Bengaluru-based B2B agricultural technology startup Ninjacart has raised INR 250 crores in Series B funding round from Accel US, Jo Hirao, Founder of ZIGExN, HR Capital, Neoplux, Syngenta Ventures and Trifecta Capital. Existing investors Nandan Nilekani, Mistletoe, Qualcomm Ventures and Accel India also participated in the funding round.
RainMaker Group acted as the financial advisor to Ninjacart for the funding round. Ninjacart has raised $1 million in debt funding from Trifecta Capital last year. Earlier it has also raised INR 27 crores ($5.5 million) from Nandan Nilekani’s NRJN Trust, Mistletoe, Qualcomm Ventures, M&S Partners and Accel Partners. With the latest development, the total funding of Ninjacart stands at INR 350 crores.
The startup plans to utilize the freshly raised capital to expand its operations to more locations as well as strengthen its technology. Furthermore, it plans to invest in its product and building a strong and robust supply chain system. It will foray its footprints to 10 Indian cities and launch to over 200 distribution centres across the country. Ninjacart will also scale its hiring efforts to build a robust team.
Speaking of the fundraiser, Thirukumaran Nagarajan, Founder, Ninjacart, says, “One of the keys focuses for the fundraising will be geographic expansion. For a long time we focussed on Bengaluru and then we expanded to Chennai and Hyderabad and focused on growing deep there. With this funding, we first want to enter Mumbai and Delhi and expand further across India.”
Founded by Thirukumaran Nagarajan, Vasudevan Chinnathambi, Sharath Loganathan, Ashutosh Vikram and Kartheeswaran KK in 2015, Ninjacart expands over a network of 3,000 farmers and 4,000 retailers. The startup claims to procure fresh fruits and vegetables from the farmers and deliver it to the retailers in less than 12 hours on a daily basis.
Speaking of the investment, Shubhang Shankar from Syngenta Ventures said in a press statement, “We have been impressed by Ninjacart’s success in developing a solution that provides improved market access to Indian farmers while at the same time delivering high-quality practices across the farm to fork supply chain. We look forward to supporting Ninjacart on this journey, ultimately delivering benefits to numerous farmers and consumers throughout the country.”
The firm was initially launched as a hyperlocal delivery platform in December 2015. Since its inception, the company has significantly modified its business model to become a B2B agricultural produce marketplace. The company now helps supermarkets and standalone shops to buy fresh fruits and vegetables, FMCG products as well as cereals and stapes at competitive prices.
Commenting on why they chose to invest, Subrata Mitra, Partner at Accel India, said in a press statement – “Ninjacart has been attempting to alleviate major issues in India’s fruit and vegetable supply chain over the past several years. The team has managed to get into a clear leadership position in that ecosystem, especially around South Indian cities. With the current round of financing, we expect them to continue to scale rapidly, enter new cities, and enable direct relationships with farmers and shop owners across even more categories.”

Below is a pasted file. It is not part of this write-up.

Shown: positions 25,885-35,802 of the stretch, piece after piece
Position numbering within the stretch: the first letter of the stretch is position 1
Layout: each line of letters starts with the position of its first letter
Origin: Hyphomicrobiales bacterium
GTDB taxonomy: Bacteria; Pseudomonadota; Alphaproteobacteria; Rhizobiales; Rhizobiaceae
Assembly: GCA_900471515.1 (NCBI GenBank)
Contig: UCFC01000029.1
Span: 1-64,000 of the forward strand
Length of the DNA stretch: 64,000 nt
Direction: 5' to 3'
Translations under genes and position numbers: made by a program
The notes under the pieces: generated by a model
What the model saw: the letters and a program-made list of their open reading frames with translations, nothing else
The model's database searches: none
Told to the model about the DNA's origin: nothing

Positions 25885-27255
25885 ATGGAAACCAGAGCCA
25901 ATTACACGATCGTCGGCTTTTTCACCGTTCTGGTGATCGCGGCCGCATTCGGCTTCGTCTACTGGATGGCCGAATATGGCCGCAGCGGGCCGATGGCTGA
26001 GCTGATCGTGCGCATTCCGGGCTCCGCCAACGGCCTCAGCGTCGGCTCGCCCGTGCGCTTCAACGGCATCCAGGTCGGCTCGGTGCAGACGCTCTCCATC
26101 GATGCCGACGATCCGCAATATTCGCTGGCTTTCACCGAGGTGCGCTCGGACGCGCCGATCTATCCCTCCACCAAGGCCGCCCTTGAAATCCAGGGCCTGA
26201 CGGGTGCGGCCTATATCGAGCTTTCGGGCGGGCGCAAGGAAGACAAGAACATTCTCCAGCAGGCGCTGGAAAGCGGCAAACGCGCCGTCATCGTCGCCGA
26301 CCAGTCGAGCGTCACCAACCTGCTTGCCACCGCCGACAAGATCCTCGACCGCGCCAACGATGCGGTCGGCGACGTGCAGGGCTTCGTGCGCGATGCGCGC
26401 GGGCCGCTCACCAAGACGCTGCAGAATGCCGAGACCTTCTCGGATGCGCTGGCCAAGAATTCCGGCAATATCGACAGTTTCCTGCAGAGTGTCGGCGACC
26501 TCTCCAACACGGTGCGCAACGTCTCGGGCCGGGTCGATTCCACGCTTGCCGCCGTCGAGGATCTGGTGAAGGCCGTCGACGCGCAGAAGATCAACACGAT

Indian has witnessed a fast growth rate of agritech startups. And it is not surprising because India is an agricultural-first economy and agriculture contributes 22 per cent to India’s GDP. The sector lacks behind in technology and advancement and thus, there are gaps to be filled. According to an IBEF report, multiple players have invested significant amounts in the agritech sector, supported by the government’s initiatives.
Earlier in March this year, Gramophone, an Indore-based agritech startup raised $1 million in pre-series A round from Info Edge. CropIn, another agritech startup raised $8 million from Chiratae Ventures last month. In the same month, Agrostar raised funds from Aavishkaar. Other players like BigHaat has also made significant developments over the last few years in the agritech space.
Speaking of the agriculture sector, Thirukumaran says, “Agriculture in India is one of the largest sectors and yet it is also the most tech-deprived sector. Agritech space is therefore ripe for technological disruption. The more the startups, the better it is for space at large. The fruits and vegetable market alone is worth $200 billion and we all still have a long way to go.”
As per Inc42 Datalabs, the agricultural activities in India witnessed a 100 per cent growth between 2014 and 2015. The exports increased from $24 billion in 2011-2012 to $30 billion in 2015-2016 accounting to a CAGR of more than 6.75 per cent. According to a report by Accenture, the digital agricultural services market will touch $4.55 billion marks by 2020 which points out the ample scope and future of agritech startups in India.